Two American History Electives (6 Credits)

This course will use the experience of women as the lens through which we examine the history of America from the end of the civil war until the present. Topics to be covered will include the changing conditions and ideas about unpaid housework and paid work; relations between different groups of women and the way relations of power have shaped these interactions; the ongoing political struggle to gain increased civil and political rights; and changing notions of “proper” roles for women, especially regarding sexuality. We will consider which ideas and assumptions within American culture have changes and which have stayed the same. (3 credits)

This course will use the experiences of women through the lens which we examine the history of America from settlement by Europeans to the Civil War. Topics to be covered include changing conditions and ideas about unpaid housework and paid work; relations between different groups of women and the way relations of power have shaped these interactions; the ongoing political struggle to gain increased civil and political rights; and changing notions of “proper” roles for women, especially regarding sexuality. We will consider which ideas and assumptions within American culture have changes and which have stayed the same. Prerequisite: none. (3 credits)

What is Latino? What is Latina? What historical forces in the American experience have brought together peoples and communities as diverse as, for instance, Chicanas from Los Angeles, Cuban Americans from Miami, and Dominican Americans and Puerto Ricans from New York City? Beginning in the sixteenth century and stretching to the present, this course will map the varied terrains of Latina/o history, exploring the Mexican American, Puerto Rican, Cuban American, and Dominican American experiences in New Mexico, California, Texas, New York, the Midwest, and Florida. (3 credits)
America’s cultural identity embraces people of diverse backgrounds including many groups that we do not think of as having no “ethnic identity” since ethnicity has become synonymous with discourses of race in this country. This course will attempt to tease out the more complicated arguments underlying these national discussions by exploring how many “ethnic” groups, such as Irish Americans, German Americans, Italian Americans, and Jewish Americans, who were identified as ethnically “distinct” in the 19th and early 20th century America, and came to be seen as “white” or having “no” ethnicity by the mid-20th century. (3 credits)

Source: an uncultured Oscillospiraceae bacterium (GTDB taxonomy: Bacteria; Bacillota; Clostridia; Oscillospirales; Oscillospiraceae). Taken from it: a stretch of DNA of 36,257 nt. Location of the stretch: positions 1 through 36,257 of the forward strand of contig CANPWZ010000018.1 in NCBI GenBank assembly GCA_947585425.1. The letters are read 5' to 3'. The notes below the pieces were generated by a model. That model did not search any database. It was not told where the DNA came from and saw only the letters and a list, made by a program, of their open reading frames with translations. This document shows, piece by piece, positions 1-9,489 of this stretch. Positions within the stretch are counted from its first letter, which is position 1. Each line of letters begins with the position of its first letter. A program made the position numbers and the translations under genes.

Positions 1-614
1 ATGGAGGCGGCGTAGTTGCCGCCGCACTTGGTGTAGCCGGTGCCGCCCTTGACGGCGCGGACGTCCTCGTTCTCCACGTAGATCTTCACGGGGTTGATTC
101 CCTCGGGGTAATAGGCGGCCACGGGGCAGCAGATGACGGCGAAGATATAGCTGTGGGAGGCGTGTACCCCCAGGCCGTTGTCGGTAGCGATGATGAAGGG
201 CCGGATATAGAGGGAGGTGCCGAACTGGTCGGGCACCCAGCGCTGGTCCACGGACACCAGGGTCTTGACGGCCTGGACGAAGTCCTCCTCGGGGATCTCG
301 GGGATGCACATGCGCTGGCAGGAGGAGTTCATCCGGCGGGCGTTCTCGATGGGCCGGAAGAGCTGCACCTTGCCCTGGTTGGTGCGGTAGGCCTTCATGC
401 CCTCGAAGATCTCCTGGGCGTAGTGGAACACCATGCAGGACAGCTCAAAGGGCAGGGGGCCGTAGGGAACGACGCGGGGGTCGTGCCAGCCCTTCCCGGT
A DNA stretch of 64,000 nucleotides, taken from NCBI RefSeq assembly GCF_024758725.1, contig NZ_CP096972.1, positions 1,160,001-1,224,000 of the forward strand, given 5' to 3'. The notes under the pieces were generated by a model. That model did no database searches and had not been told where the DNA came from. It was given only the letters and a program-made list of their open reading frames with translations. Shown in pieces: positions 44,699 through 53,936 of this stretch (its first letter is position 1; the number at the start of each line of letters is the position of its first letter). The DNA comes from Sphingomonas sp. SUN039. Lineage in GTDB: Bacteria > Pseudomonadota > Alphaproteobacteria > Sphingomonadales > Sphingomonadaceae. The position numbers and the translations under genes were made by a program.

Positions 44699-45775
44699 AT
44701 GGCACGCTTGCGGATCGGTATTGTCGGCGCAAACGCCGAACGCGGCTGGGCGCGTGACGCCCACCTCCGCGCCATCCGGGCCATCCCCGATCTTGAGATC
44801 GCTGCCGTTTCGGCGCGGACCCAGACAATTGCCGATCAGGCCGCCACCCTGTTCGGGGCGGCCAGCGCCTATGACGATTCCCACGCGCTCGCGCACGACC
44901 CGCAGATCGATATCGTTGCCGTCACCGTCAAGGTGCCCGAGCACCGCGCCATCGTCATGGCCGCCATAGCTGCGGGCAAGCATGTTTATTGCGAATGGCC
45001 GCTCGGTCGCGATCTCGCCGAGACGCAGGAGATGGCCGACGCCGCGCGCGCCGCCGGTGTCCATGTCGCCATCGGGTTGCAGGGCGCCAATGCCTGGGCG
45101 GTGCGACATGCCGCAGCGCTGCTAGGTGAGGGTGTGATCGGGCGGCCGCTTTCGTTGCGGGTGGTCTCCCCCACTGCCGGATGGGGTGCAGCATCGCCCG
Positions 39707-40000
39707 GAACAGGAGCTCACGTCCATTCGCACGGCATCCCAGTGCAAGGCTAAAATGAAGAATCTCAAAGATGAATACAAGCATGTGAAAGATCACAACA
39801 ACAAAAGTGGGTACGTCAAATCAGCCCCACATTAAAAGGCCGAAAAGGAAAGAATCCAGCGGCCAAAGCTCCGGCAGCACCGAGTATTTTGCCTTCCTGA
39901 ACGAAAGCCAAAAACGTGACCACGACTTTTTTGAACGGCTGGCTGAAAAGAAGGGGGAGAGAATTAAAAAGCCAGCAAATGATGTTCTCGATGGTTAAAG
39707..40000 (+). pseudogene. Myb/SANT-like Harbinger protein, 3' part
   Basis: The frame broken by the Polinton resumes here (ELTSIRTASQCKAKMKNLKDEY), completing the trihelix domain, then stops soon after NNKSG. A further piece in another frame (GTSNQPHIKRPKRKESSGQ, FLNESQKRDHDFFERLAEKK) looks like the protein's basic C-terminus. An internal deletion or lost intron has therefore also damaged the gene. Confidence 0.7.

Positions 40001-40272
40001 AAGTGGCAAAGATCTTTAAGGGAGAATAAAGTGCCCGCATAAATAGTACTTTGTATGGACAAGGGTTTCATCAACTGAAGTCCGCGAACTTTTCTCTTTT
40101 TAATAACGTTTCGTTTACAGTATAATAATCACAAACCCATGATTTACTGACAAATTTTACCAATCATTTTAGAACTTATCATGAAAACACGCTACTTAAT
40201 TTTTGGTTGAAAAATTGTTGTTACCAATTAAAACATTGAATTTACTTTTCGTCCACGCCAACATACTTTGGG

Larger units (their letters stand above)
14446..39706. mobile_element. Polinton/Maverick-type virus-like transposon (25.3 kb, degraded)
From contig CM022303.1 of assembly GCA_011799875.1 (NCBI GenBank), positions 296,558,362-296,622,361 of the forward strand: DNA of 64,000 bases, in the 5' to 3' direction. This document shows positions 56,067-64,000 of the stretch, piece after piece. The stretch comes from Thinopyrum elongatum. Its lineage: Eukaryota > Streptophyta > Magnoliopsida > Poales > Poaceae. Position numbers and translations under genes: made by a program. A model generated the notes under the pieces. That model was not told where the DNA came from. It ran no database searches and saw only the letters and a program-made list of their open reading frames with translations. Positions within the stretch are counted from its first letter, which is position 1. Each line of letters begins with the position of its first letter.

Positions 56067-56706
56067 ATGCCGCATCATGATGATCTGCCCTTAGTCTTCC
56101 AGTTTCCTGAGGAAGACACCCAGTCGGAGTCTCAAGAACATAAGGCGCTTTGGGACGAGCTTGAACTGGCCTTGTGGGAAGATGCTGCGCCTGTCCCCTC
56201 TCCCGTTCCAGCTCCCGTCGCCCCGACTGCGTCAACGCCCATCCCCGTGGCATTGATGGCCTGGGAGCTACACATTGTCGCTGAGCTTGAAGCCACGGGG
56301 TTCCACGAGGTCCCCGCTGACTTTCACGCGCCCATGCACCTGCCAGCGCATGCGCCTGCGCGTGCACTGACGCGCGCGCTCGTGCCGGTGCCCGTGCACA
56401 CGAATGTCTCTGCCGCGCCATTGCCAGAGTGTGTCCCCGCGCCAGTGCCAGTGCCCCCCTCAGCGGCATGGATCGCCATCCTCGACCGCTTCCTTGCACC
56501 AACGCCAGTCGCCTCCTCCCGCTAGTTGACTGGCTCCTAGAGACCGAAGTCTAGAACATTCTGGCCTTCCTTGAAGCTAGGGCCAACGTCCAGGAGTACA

In this seminar, we will examine childbirth in the United States from the colonial period to today. We will explore how control of childbirth has moved from women themselves to medical professionals. We will discuss the ways in which women have sought to re-assert control of childbirth in recent years. We will examine how a woman's religious, socio-economic, and ethnic status influence her experience of childbirth in various historical epochs. Students will work with both primary and secondary sources to complete an extensive term paper. (3 credits)
What historical forces have shaped the society we live in today? This course explores trends in American artistic, political, and social practices over the past century in order to understand the culture of the modern United States. Prerequisite: WRT 0110. (3 credits)
This course focuses on how Americans from diverse backgrounds have organized their sexual, reproductive, and social lives within the institution known as the family. Particular attention will be paid to the ways that experiences of the family differ along lines of class, race, ethnicity, and region. We will also consider changes over time to definitions of sexuality, expectations for reproduction, to prescriptive gender roles and gender ideologies, and to the sexual division of labor. Drawing on a variety of primary sources rooted in private life (diaries, letters, memoirs) as well as the social history, we will emphasize above all efforts by individuals to shape their lives, their communities, and American society more generally. (3 credits)

Required Supporting Courses (6 Credits)

Work with your major mentor to choose two courses in Political Science or Economics.

Recommended Supporting Courses (6 Credits)

  • INT-0200: Research Methods Across the Disciplines
  • One course in Philosophy


The remaining credit hours are electives and can consist of History courses, but should not be limited to those particular disciplines.